Jamie Morton is the NZ Herald's science reporter.

Want a sunny weekend? Head to Hokitika

Skiers enjoy snowy conditions at Mt Ruapehu's Turoa skifield this afternoon. Photo: Mtruapehu.com
Skiers enjoy snowy conditions at Mt Ruapehu's Turoa skifield this afternoon. Photo: Mtruapehu.com

Keen for sunshine this weekend?

Unless you live on the South Island's West Coast, you're probably out of luck.

An easterly flow that brought the recent rain to northern and eastern parts - more than 90mm fell in the Coromandel on Wednesday - strengthens again on Saturday as another low rolls towards the upper North Island from the Tasman Sea.

With the low comes warmer air, poised to bring a wet weekend to Auckland and the North Island's skifields. There's also the chance of heavy thundery falls over Northland.

Wellington has been in a showery southerly since Saturday and isn't looking at a change of scene until well into next week, completing more than a week of southerlies.

Christchurch, which has also experienced mainly southerly winds and overcast and drizzly conditions, will stay cloudy - but at least the wind will switch to a warmer northeasterly.

WeatherWatch.co.nz weather analyst Philip Duncan expected this weekend to be a "battle" of two air pressure systems.

A high was slowly spreading over the South Island while a low gently smudged over the upper North Island and southwards.

The two would combine to encourage more winds from the east - "and this means a lot of cloud the further north you go with sunniest weather the further south you go".

"On Saturday, most of the South Island will be under high pressure while the Tasman Sea low will push into the North Island gradually.

"This means more cloud, more drizzle and showers or patchy areas of rain spreading south into more regions."

Duncan said the low was so large that the rain clouds were definitely broken up.
"It's not one big widespread rain cloud but areas of rain, drizzle and showers broken up further by New Zealand's mountains and ranges.

"It's possible some wet weather may brush the upper South Island on Saturday too."

By Sunday, Duncan expected the big low in the north to start to push more into the South Island, while high pressure south of New Zealand retreated a little back over the Southern Ocean.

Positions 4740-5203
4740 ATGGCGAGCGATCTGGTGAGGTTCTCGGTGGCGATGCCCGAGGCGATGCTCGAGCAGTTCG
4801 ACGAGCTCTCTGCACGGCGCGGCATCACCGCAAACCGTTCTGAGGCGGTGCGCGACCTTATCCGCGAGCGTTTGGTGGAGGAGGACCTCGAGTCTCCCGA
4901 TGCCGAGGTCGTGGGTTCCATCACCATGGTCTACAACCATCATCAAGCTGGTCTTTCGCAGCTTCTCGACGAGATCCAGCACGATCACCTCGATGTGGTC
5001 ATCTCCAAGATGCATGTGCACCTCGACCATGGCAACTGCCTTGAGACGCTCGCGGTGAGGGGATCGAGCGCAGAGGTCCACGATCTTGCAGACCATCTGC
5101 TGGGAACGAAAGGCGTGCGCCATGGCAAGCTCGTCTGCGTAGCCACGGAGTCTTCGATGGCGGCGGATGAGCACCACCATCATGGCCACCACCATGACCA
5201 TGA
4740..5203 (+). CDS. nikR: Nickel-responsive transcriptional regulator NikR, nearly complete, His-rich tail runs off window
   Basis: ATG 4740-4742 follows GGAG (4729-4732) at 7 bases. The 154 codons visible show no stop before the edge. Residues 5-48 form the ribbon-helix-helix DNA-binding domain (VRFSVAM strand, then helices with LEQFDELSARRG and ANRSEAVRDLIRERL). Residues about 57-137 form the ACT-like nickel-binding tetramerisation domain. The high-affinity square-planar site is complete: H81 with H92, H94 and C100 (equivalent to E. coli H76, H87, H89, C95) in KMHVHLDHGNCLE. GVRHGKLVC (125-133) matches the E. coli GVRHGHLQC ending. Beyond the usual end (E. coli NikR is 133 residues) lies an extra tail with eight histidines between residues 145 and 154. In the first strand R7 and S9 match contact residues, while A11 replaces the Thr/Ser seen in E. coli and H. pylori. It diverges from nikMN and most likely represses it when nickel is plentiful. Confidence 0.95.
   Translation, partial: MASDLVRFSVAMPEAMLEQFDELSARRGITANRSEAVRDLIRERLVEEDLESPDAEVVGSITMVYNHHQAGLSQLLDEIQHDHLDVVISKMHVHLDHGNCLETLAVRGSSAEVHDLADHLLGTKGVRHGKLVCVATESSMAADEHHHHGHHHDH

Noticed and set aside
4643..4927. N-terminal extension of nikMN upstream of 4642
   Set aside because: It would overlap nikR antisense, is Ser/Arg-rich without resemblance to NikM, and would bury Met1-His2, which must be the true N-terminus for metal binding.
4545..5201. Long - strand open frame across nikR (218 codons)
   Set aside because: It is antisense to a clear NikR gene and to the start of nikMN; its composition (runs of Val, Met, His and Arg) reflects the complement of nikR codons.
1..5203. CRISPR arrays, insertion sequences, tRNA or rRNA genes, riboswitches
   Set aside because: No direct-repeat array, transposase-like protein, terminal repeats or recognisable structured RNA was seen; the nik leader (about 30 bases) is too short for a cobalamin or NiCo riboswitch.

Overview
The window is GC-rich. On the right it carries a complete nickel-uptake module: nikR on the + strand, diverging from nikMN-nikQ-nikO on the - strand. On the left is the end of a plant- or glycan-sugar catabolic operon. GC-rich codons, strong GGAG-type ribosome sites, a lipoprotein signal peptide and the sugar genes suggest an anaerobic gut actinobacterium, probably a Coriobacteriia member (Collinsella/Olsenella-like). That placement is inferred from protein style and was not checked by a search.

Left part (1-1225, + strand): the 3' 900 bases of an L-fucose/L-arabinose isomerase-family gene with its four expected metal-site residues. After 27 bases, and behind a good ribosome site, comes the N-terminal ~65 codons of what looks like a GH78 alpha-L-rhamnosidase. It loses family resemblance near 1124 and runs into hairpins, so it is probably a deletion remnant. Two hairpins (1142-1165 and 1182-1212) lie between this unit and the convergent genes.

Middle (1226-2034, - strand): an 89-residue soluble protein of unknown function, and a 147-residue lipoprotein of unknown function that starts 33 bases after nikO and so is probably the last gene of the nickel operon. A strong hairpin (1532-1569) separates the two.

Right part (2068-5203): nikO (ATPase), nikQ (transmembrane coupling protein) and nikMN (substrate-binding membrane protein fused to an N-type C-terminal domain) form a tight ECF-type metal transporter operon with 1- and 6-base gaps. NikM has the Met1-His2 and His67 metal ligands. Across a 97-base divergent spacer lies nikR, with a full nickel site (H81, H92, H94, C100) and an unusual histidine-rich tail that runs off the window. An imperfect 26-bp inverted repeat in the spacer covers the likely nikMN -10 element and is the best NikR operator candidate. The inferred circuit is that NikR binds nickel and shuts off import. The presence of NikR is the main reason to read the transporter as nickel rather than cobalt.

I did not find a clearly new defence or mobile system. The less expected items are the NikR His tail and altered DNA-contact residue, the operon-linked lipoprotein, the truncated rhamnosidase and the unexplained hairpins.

"The high will try to slide up the eastern side of the South Island on Monday but it looks as though the low will be more dominant for the country this weekend and next week - pushing drizzly patchy rain into Canterbury on Sunday too.

"The low will hang around the upper North Island for nearly an entire week - so get used to cloud, drizzle, showers as New Zealand has it's first taste of La Nina-like weather conditions - perhaps a hint of the potential humid and wet summer ahead, for North Islanders especially."

Meanwhile, the West Coast has been basking in an unseasonal dry spell.

Aside from one day of heavy rain last Friday, the region has been mostly dry since September 7.

So far this month, Milford Sound airport has received only 222mm of rain, 40 per cent of the monthly average, while Hokitika is also behind on the numbers with 155mm or 60 per cent of its monthly average.

With persistent easterlies for the next week, little additional rain was forecast for the area.

MetService meteorologist Tom Adams said this wasn't the "typical set-up" that could be expected with the spring equinox - the two days of the year when Earth's axis of rotation was pointing exactly towards or away from the sun, meaning the sun's rays fell on all latitudes for approximately 12 hours in the day.

"This time of year we normally see high pressure north of the country and strong westerlies, but what we are currently experiencing is the reverse of that," Adams said.

"Although the regular pattern should assert itself at some point, the odds are against that happening in the next few weeks."

- NZ Herald

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